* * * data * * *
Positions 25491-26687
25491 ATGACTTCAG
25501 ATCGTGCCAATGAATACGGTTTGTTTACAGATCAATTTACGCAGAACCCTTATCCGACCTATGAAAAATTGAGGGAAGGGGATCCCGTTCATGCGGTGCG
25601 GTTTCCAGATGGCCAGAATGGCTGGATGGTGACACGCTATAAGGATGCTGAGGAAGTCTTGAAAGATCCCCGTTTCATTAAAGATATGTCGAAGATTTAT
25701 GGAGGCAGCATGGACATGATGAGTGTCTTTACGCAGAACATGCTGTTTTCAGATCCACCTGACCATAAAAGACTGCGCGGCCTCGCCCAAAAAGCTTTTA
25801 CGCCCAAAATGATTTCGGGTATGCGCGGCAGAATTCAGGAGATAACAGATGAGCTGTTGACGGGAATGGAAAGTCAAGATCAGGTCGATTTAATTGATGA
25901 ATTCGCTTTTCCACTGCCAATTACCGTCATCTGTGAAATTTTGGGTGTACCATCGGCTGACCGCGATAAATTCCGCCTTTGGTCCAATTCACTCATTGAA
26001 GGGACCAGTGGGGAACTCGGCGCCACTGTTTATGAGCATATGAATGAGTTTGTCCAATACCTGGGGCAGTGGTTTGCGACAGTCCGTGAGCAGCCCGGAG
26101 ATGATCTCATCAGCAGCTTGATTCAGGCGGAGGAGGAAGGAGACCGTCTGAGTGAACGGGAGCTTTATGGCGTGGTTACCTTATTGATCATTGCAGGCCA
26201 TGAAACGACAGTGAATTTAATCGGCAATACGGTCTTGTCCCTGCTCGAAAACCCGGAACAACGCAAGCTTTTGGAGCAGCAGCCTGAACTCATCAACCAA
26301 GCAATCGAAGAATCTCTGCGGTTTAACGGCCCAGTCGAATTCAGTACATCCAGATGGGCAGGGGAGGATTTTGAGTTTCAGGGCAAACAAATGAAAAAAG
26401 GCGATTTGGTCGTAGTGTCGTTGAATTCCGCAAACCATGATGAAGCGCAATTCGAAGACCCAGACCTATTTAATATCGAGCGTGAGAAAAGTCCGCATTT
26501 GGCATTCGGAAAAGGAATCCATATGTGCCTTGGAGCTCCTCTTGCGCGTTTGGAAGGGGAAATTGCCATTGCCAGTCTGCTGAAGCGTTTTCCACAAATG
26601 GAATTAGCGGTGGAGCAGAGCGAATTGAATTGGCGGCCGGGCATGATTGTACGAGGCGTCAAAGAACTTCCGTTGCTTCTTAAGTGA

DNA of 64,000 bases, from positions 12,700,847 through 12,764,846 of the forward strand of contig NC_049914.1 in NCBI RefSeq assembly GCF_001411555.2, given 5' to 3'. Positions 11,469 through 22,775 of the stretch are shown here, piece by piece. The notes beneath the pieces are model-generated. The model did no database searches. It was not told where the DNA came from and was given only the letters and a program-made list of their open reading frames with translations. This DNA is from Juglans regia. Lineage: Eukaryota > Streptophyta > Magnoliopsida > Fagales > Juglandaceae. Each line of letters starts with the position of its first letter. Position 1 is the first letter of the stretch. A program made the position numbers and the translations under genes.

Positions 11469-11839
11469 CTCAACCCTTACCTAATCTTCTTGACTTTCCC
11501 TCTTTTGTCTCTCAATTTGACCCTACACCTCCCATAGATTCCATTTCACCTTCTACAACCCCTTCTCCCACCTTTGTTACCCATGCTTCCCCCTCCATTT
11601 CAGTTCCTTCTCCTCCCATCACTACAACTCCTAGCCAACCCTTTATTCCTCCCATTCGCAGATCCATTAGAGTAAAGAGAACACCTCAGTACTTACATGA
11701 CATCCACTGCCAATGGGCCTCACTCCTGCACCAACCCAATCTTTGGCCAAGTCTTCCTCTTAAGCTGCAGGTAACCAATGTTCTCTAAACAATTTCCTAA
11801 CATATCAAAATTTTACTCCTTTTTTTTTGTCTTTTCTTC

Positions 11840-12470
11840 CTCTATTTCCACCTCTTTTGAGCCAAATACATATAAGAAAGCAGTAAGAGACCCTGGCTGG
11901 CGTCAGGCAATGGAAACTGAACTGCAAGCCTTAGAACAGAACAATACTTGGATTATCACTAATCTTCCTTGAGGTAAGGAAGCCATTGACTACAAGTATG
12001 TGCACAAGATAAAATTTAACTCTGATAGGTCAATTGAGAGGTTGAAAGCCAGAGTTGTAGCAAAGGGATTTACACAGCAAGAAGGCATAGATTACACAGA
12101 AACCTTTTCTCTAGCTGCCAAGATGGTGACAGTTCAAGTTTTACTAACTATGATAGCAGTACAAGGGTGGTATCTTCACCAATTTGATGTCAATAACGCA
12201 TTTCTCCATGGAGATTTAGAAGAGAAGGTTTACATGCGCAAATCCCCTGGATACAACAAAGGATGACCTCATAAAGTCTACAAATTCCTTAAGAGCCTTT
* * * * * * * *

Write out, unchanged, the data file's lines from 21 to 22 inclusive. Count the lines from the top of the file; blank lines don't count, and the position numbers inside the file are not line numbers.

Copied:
11801 CATATCAAAATTTTACTCCTTTTTTTTTGTCTTTTCTTC

Positions 11840-12470